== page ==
Apr 01 2011

PILLOW TALK , THE ALLEY PIANO BAR

Published by

Kicking off my ‘Deal A Day’ in the new vernacular, that is …Doing /Experience Something of Note Each Day… and what a way to kick things off seeing one great, fun, nostalgic movie from the 50s ,PILLOW TALK with Doris Day and Rock Hudson at the great deco movie palace in Oakland, the Paramountand then checking out my favorite and THE BEST Piano Bar, the Alley with Rod Dibble at the Keyboard

Pillow Talk has everything goinog for it, in this writers opinion… a fun story line, as decribed below,  great visuals form the Fabulous fifties – the 50s ‘Googie’ architecture, the cars, the fashions.  Hudson is good and Tony Randall adds a colorful element as Day steals the show, acting and singing at her best, or one of her best. Some suprisingly off-color material for its time (but nothing compared to today) … Just a fun, fun techincolor blockbuster from 1959 for which   the mixed audience gave several ovations  .  And what a place to see it at… Oakland’s own restored Paramount theater, which shows retro movies once a month along with wurlitzer organ playing before and after show. If you live int he the Bay Area what a fun nostalgic night one can have for $5 – not much more than you would have paid back then  – and see it on the same  big screen you may have seen it on in 1959!!! What a difference from today’s movies, when , if the audience even applauds you can’t hear it with all the noice…

Synopsis PILLOW TALK

Jan Morrow (Doris Day) is a successful, content, self-reliant interior decorator who lives in New York City. She lives alone and claims to be quite happy, when questioned on that subject by her drunken housekeeper, Alma (Thelma Ritter). Due to the state of the telephone company’s development, she has to use a party line, which she shares with Brad Allen (Rock Hudson), a talented, creative Broadway composer and playboy.

Jan and Brad, who have never met, develop a feud over the use of the party line, as Brad is constantly using the phone to chat with one young woman after another, singing to each of them an “original” love song supposedly written just for them, though he only changes the name or language he sings in. Jan and Brad bicker over the party line, with Brad suggesting that the single Jan is jealous of his popularity.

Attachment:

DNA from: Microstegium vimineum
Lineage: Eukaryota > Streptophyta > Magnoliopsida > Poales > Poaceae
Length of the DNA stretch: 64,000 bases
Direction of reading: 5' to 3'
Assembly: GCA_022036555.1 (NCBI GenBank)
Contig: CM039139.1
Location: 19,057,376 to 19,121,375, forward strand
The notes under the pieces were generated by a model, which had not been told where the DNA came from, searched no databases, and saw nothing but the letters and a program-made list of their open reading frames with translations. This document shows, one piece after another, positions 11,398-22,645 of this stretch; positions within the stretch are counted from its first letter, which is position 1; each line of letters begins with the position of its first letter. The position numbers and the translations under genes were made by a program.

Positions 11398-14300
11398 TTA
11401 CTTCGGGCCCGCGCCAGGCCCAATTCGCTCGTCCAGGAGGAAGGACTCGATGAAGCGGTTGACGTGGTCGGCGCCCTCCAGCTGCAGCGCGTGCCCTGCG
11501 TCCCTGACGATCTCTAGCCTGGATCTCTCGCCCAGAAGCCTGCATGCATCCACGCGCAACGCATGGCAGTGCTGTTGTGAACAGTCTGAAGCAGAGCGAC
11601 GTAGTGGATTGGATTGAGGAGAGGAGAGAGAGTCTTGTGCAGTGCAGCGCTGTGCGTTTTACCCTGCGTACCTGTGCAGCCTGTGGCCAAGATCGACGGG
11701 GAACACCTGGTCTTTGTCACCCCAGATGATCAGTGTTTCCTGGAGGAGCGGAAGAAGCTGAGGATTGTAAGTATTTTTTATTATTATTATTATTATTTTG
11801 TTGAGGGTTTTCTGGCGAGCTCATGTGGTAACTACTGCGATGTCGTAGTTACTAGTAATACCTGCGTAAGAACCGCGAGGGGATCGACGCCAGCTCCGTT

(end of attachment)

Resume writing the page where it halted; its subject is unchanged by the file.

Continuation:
One of Jan’s clients is millionaire Jonathan Forbes (Tony Randall), who repeatedly throws himself at her to no avail. Unknown to Jan, Jonathan is Brad’s old college buddy and current Broadway benefactor.

One evening in a nightclub, Brad finally sees Jan dancing. Attracted to her, he fakes a Texan accent and invents a new persona: Rex Stetson, wealthy rancher from Texas. He succeeds in wooing Jan, and the pair begin seeing each other regularly. Jan cannot resist bragging about new beau on the phone to Brad Allen, while Brad teases Jan by suggesting that “Rex” is not all he appears to be.

When Jonathan finds out what Brad has done, he forces Brad to leave New York City and go to Jonathan’s cabin in Connecticut to complete his new songs. Brad uses the opportunity to secretly ask Jan to go away with him, and she does. Once there, romance is in the air until Jan stumbles upon a copy of Rex’s sheet music. She plunks the melody on the nearby piano and recognizes the tune as Brad’s popular party line playboy serenade. She confronts Brad angrily and ignores his attempts at explanation, leaving with Jonathan who has arrived just in time to expose Rex as Brad and who takes her back to New York City.

Once Brad returns to New York, Jonathan is pleased to learn that the mighty oak of a playboy has finally fallen in love, while conversely Jan will have nothing to do with him for deceiving her. Not ready to give up, Brad turns to Jan’s maid, Alma, for advice, who suggests he hire Jan to decorate his apartment so they will be forced to collaborate. Jan only concedes so that her employer will not lose the account. Little does he know her employer is also in on the scheme. Still quite angry however, Jan completely redoes Brad’s apartment in the most gaudy, ghastly, hideous decor she can muster. Horrified by what he finds, Brad angrily storms into Jan’s apartment and carries her in her pajamas through the street back to his apartment, where he asks her how it feels to return to the scene of the crime. In his frustration he tells her of all the changes he’s made to end his bachelor lifestyle because he thought he was getting married. Her face lights up from his admission but he’s so angry he attempts to leave. She quickly reaches for one of the tacky remote control switches he installed to accommodate his “purposes” which immediately locks the door. He turns around in defeat, their eyes meet, each smiles, and they lovingly embrace.

THE ALLEY, in Oakland is, by far,  the BEST piano bar in the Bay Area if not California and beyond – and it is ORIGINAL.  Unlike other fine local piano baras, Marcello’s in Danville and Lefty Odoul’s in San Francisco, THE ALLEY is 100% original even with the original, or one of the original piano players, ROD DIBBLE still tickling the ivories after 50 years!  He only plays on the weekends , to our knowledge, so check him out after your night at the  Parmount for one great nostalgic experience that can’t be beat. You’ll have more fun that you had in years…  For more on Dibble and the Alley click HERE

 

No responses yet

Trackback URI | Comments RSS

Leave a Reply

You must be logged in to post a comment.